In 'The role of natural history in contemporary biology', BioScience (1986), 36, 325.
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Nursing does not diminish the beauty of a woman’s breasts; it enhances their charm by making them look lived in and happy.
In 'From the Notebooks of Lazarus Long', Time Enough for Love: The Lives of Lazarus Long (1973), 258.
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Science enhances the moral value of life, because it furthers a love of truth and reverence—love of truth displaying itself in the constant endeavor to arrive at a more exact knowledge of the world of mind and matter around us, and reverence, because every advance in knowledge brings us face to face with the mystery of our own being.
In Max Planck and James Vincent Murphy (trans.), Where is Science Going?, (1932), 169.
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Signs and symptoms indicate the present, past and future states of the three states of the body (health, illness, neutrality). According to Galen, knowledge of the present state is of advantage only to the patient as it helps him to follow the proper course of management. Knowledge of the past state is useful only to the physician inasmuch as its disclosure by him to the patient brings him a greater respect for his professional advice. Knowledge of the future state is useful to both. It gives an opportunity to the patient to be forewarned to adopt necessary preventative measures and it enhances the reputation of the physician by correctly forecasting the future developments.
Avicenna
'The Signs and Symptoms (Diagnosis): General Remarks,' in The Canon of Medicine, adapted by L. Bakhtiar (1999), 259.
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Taking him for all and all, I think it will be conceded that Michael Faraday was the greatest experimental philosopher the world has ever seen; and I will add the opinion, that the progress of future research will tend, not to dim or to diminish, but to enhance and glorify the labours of this mighty investigator.
Faraday as a Discoverer (1868), 147.
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The joy of suddenly learning a former secret and the joy of suddenly discovering a hitherto unknown truth are the same to me—both have the flash of enlightenment, the almost incredibly enhanced vision, and the ecstasy and euphoria of released tension.
In I Want to be a Mathematician: An Automathography (1985), 3.
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There are three side effects of acid. Enhanced long term memory, decreased short term memory, and I forgot the third.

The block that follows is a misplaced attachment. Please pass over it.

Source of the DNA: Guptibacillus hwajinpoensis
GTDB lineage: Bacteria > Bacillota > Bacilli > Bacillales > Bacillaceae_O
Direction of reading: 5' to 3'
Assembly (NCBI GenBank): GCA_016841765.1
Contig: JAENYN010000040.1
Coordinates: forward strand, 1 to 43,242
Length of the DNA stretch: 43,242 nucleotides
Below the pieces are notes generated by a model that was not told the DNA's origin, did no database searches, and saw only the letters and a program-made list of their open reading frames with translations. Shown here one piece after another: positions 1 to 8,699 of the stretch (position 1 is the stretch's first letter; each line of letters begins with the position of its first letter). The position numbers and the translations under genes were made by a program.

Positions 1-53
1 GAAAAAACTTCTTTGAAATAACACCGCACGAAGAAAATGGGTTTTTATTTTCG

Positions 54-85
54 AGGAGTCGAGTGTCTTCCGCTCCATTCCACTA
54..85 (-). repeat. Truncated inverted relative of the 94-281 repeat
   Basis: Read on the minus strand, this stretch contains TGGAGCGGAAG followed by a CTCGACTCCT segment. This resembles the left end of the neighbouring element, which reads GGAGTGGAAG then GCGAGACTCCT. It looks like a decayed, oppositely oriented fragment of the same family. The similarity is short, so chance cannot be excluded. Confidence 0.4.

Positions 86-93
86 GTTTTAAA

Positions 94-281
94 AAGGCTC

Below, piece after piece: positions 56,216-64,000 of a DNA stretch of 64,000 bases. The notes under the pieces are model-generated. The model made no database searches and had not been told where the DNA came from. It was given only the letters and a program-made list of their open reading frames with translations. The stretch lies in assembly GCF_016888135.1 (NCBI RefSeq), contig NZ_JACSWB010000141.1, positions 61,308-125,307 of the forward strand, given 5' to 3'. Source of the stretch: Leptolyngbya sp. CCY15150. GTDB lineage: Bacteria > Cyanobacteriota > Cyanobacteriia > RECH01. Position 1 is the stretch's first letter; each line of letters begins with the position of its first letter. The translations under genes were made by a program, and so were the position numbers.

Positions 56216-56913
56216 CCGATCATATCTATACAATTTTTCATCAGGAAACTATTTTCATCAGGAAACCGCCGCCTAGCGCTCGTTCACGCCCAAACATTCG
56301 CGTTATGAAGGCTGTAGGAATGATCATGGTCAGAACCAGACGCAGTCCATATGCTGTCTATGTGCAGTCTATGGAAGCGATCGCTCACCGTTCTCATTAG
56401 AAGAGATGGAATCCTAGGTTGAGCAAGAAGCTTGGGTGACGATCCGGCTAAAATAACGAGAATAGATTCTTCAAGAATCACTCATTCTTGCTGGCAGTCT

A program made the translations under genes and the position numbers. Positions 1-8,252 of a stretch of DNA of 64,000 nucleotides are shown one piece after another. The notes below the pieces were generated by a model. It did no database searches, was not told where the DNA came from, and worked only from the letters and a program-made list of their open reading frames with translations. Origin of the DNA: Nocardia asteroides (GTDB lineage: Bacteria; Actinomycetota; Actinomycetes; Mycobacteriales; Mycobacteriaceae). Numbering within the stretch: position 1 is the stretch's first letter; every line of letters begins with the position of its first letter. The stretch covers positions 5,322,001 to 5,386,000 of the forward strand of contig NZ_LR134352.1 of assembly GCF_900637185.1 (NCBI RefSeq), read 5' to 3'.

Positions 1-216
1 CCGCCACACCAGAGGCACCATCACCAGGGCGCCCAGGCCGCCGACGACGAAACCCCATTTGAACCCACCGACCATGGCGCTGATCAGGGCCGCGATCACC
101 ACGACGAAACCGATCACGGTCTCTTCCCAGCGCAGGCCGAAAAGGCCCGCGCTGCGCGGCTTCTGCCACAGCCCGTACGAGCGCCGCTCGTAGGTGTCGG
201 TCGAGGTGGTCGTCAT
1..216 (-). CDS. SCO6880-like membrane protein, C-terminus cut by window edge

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Very old and wide-spread is the opinion that forests have an important impact on rainfall. ... If forests enhance the amount and frequency of precipitation simply by being there, deforestation as part of agricultural expansion everywhere, must necessarily result in less rainfall and more frequent droughts. This view is most poignantly expressed by the saying: Man walks the earth and desert follows his steps! ... It is not surprising that under such circumstances the issue of a link between forests and climate has ... been addressed by governments. Lately, the Italian government has been paying special attention to reforestation in Italy and its expected improvement of the climate. ... It must be prevented that periods of heavy rainfall alternate with droughts. ...In the Unites States deforestation plays an important role as well and is seen as the cause for a reduction in rainfall. ... committee chairman of the American Association for Advancement of Science demands decisive steps to extend woodland in order to counteract the increasing drought. ... some serious concerns. In 1873, in Vienna, the congress for agriculture and forestry discussed the problem in detail; and when the Prussian house of representatives ordered a special commission to examine a proposed law pertaining to the preservation and implementation of forests for safeguarding, it pointed out that the steady decrease in the water levels of Prussian rivers was one of the most serious consequences of deforestation only to be rectified by reforestation programs. It is worth mentioning that ... the same concerns were raised in Russia as well and governmental circles reconsidered the issue of deforestation.